Clara has an interesting habit of getting her yesterdays and tomorrows in reverse. I believe this is common among children. To be confused and (if you’ll permit me, with all love and respect) stupid to the point of sounding brilliant and magical.

Take for instance the fact that Clara commonly will approach me and begin telling me a vivid energetic story about something that “happened two days after yesterday”.

I raise my eyebrows at this, and take the opportunity to learn every fragment of physic vision that she has about tomorrow. Although I typically find that tomorrow sounds an awful lot like things that happened just a few days ago.

“Will Granddaddy sit at the dinner table and tell us stories about the future, like you do?” She asked just today. It took some time to discover that she was referring to the stories I tell her about my childhood. I nodded. “Granddaddy has seen more of the future than all the rest of us combined! And I don’t think you have to worry about him not telling you about it,” I assured her.

There is some real mysticism mixed together in her world of chronological confusion. This morning she was telling me about how she sometimes prays for God to let her know what her life would be like when she is older. And she explained that sometimes, not long after talking to God about these things, she will be in a situation and feel like she has been there before. She feels like she knows what people are going to say, and what things will happen and she says it makes her smile, because she believes it is because it is something God told her about in advance, so she would be ready for it. It makes her more confident. She knows that God has been there before.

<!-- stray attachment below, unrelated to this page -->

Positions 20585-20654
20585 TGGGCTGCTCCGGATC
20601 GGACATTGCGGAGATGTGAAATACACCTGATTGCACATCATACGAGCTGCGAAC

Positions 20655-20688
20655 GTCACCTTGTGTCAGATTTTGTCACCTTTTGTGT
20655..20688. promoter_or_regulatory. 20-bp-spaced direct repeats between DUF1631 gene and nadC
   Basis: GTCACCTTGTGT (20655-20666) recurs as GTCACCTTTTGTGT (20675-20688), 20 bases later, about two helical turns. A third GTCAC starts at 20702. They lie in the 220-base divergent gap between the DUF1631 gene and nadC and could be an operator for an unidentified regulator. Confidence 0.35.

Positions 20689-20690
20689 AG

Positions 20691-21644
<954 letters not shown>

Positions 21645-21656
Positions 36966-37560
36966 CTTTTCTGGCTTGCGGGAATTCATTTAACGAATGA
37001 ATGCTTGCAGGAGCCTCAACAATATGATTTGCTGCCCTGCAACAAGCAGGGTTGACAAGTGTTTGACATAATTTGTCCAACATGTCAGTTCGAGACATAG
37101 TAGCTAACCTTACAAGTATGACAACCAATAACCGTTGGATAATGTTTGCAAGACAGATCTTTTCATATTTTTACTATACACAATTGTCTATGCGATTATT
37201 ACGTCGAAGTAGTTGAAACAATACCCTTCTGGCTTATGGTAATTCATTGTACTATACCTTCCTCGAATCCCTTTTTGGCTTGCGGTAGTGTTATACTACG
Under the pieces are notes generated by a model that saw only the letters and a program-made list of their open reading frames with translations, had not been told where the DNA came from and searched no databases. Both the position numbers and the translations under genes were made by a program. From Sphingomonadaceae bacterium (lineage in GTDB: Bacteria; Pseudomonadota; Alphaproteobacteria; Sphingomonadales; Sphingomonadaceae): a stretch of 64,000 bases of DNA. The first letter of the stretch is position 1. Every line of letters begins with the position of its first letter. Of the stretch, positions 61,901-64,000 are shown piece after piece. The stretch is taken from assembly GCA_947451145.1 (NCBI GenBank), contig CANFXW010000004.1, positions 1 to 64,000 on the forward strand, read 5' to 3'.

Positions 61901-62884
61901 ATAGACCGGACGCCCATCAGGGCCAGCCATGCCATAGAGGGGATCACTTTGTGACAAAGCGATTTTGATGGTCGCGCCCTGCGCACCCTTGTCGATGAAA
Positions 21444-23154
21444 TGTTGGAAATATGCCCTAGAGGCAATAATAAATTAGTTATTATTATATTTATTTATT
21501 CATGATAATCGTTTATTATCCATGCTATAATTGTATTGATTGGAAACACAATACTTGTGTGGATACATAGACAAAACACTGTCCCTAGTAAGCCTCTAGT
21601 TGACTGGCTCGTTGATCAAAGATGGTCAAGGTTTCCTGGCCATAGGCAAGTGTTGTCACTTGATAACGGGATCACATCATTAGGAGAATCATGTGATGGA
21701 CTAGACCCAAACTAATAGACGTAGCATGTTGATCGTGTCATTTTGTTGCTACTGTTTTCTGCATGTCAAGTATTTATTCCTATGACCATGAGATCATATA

“Oh?!” I responded in genuine surprise, “That’s very interesting.” And I meant it. Because who am I to say that my daughter’s Deja vu isn’t a gift from God to calm her worried little perfectionist first born heart.

I do wish sometimes that her chronological confusions weren’t so contagious. I occasionally have gotten them mixed up myself recently. And I have to confess, although it may not be the complete fault of my 6 year old daughter, that I made a similar mistake just the other day at work. Knowing full well that the current year is 2015, I repeatedly wrote in a report what I expected conditions to be like next year at a given intersection. “Next year, in 2014,” I stammered on and on like a kindergartner. For some reason it made sense at the time. It was 2015 and the year after 2015 is 2014. After that? 2013 of course. This is how it has always been. Only later did I read my report in a more mature state of mind and slap my forehead in amazement that past James could be such an idiot. Or was it Future James that was an idiot? Or perhaps this is just a vision from God warning me about what I should expect more from James as my brain continues to erode under the constant flow of time and unpredictable explosions of laughter.

Whichever it might be. I will step into it. Open arms. Ready to embrace both the past and future, and all of their delicious joys along with them.